This week, though… Can we talk for a minute about how much I LOVE this polish?


This is Mentality “Marmalade”, from the Candy Jelly Holo collection, and it is capital-G Gorgeous! It’s my first holo polish and I can’t stop staring at my fingers. What I especially love is that in most lighting it looks like that photo up there – a shimmery but slightly demure copper or rose gold color. But get out in the sun (or in my case, turn on the camera flash) and it turns into this:


Rainbows ahoy! I can’t take how beautiful this is, seriously. And not only is it stunning to look at, but it applied really cleanly and was opaque in 2 coats. I wound up with a few air bubbles on a couple nails (and a LOT on my thumb, for some reason) but I’m 99% sure that’s my fault – I was a bit unnecessarily finnicky with the second coat and caused some dragging.

I should note, though, that like last week I’m already getting small chips and tip wear, which is annoying. I find almost all of my shimmer polishes have a fragile finish like that and I really don’t know why. I just hope I can baby this mani and make it through the week without disastrous damage, because right now I don’t ever want to take this polish off!


When I bought this I also bought two of Mentality’s shimmer polishes, and now I can’t wait to try them out. If they’re anywhere near as good as this, I might find myself with a new addiction.

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Weekly Mani | October 14, 2013

Back to the Julep polish again this week. I got Ciara as an add-on to my October Maven box and couldn’t wait to try it out – the only reason I didn’t wear it last week is that it felt like a truly Halloweeny polish and I wasn’t quite ready to rock the gothic look yet. Now we’re two weeks out, though, and that’s close enough for me!

Julep Ciara

This polish is virtually impossible to photograph, and I’m a pretty terrible photographer to begin with, so excuse the ugly photos. Please also excuse the messy application; this one was a little challenging.

I was expecting Ciara to be more overtly pink/magenta/purple than it is; the swatches on the Julep site certainly looked that way. Having used it now, I don’t think there’s any way to get that result unless you only apply one thin coat; this is two normal coats and its so dark in most lighting that it looks black. The photo above actually does a decent job of catching the wine-to-teal color shift that happens when the light hits it just right, which is gorgeous, but the general look is just a tad heavy for my tastes.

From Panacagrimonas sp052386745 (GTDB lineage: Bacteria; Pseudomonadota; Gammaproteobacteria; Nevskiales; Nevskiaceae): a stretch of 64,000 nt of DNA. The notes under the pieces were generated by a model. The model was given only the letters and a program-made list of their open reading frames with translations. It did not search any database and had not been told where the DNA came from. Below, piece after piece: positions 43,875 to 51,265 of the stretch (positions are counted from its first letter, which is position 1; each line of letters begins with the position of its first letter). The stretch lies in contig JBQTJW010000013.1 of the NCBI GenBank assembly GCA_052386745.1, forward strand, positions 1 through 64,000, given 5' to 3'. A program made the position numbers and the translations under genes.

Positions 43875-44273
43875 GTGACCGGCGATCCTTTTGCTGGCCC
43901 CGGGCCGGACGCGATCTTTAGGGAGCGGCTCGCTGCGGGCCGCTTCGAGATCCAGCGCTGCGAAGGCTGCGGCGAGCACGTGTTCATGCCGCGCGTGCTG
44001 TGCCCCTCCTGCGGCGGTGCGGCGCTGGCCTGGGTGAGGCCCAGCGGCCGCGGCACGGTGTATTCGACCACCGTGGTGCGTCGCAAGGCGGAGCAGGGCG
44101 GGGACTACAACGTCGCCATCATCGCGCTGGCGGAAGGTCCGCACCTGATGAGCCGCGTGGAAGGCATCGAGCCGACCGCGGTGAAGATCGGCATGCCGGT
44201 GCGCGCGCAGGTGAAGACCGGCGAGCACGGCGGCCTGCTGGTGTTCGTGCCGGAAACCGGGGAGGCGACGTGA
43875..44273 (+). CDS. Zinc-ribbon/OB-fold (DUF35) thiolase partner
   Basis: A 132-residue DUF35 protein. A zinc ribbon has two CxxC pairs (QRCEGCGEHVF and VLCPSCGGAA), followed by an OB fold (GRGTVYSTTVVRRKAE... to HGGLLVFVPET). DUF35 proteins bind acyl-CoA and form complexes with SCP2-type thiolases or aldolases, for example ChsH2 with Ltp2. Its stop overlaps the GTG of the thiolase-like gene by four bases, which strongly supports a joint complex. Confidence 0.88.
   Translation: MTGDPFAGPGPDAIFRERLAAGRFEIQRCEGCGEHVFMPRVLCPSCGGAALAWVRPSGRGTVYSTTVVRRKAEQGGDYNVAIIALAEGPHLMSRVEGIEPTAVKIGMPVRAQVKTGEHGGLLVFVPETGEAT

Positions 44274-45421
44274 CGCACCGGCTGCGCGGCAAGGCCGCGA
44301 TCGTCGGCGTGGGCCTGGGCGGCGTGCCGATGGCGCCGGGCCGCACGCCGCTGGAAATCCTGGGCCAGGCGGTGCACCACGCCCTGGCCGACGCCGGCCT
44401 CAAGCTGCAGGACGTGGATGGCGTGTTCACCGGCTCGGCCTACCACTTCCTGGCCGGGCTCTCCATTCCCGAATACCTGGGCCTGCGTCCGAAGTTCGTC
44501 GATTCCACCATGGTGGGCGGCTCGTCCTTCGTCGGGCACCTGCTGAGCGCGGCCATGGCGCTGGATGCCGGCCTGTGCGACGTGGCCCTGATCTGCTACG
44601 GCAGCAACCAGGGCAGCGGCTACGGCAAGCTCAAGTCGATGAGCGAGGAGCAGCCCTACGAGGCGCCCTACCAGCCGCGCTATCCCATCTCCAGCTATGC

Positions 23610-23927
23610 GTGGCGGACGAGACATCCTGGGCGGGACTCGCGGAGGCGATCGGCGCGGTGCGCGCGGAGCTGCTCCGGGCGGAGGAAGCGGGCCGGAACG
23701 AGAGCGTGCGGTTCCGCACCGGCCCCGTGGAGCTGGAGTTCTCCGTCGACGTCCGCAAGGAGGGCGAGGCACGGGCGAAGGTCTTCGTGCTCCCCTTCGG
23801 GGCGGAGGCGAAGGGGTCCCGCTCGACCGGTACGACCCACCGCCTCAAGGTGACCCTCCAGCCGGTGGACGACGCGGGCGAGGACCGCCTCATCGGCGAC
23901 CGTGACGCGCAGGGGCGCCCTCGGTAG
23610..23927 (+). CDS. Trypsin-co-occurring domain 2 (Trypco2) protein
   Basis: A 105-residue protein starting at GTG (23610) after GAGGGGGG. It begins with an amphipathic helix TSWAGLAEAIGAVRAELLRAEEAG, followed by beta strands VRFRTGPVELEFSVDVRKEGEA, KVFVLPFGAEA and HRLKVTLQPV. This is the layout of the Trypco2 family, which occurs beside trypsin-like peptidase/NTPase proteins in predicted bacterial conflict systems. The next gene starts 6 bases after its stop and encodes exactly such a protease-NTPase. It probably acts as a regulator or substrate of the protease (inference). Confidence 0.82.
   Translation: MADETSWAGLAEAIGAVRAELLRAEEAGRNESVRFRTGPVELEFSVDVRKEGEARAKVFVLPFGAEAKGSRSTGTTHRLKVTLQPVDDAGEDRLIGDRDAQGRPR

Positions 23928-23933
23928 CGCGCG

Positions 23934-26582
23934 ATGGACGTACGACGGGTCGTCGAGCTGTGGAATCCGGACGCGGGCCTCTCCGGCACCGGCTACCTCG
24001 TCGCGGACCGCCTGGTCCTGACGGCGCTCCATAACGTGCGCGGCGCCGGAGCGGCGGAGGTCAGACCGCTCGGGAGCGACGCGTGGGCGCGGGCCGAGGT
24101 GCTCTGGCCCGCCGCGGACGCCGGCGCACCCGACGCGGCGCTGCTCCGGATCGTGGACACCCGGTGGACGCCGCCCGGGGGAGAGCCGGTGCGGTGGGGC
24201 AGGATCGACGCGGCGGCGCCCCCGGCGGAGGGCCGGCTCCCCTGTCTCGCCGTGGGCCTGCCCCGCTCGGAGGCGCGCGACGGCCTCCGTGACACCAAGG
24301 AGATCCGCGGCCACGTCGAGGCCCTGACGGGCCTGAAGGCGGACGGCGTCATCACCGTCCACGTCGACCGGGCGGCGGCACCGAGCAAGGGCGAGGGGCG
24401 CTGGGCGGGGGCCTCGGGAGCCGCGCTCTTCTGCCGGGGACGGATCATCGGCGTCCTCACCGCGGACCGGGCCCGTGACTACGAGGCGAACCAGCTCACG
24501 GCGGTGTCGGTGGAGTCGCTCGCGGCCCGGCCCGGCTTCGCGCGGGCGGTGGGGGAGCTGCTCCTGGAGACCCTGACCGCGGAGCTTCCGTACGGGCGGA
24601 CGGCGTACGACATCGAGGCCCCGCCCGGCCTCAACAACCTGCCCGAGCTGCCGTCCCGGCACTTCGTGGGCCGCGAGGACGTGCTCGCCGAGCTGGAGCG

I also had a hard time with application; the formula seems to sit in a tenuous balance of thin and thick, so that its difficult to get the right amount on the brush. I ended up either flooding my cuticles (two much) or having bare, streaky spots (too little) and found it difficult to get it right.

Julep Ciara

I’m not sure why but this took FOREVER to dry; two hours after I applied my top coat I was still having to be careful of dings and smudges (and was not successful at avoiding them) and this morning I not only had ugly sheet smudges, but several nails had developed big air bubbles overnight. I tried to even everything out with an extra coat of top coat this morning, but it can’t fix everything.

Overall I’m kind of disappointed by this polish and I doubt I’ll last the week with it on my nails… the imperfections are going to drive me up a wall. Next time I might try a thin coat over a deep pink or pinky-purple to bring out Ciara’s base color and see if I like it better.

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Weekly Mani | October 7, 2013

Over the last 6 months or so I’ve slowly become more and more obsessed with nail polish.

In high school I painted my nails at least per week, but over time a weird combination of busyness, laziness, and a rebellious streak where I rejected anything everything GIRLY put a stop to that habit.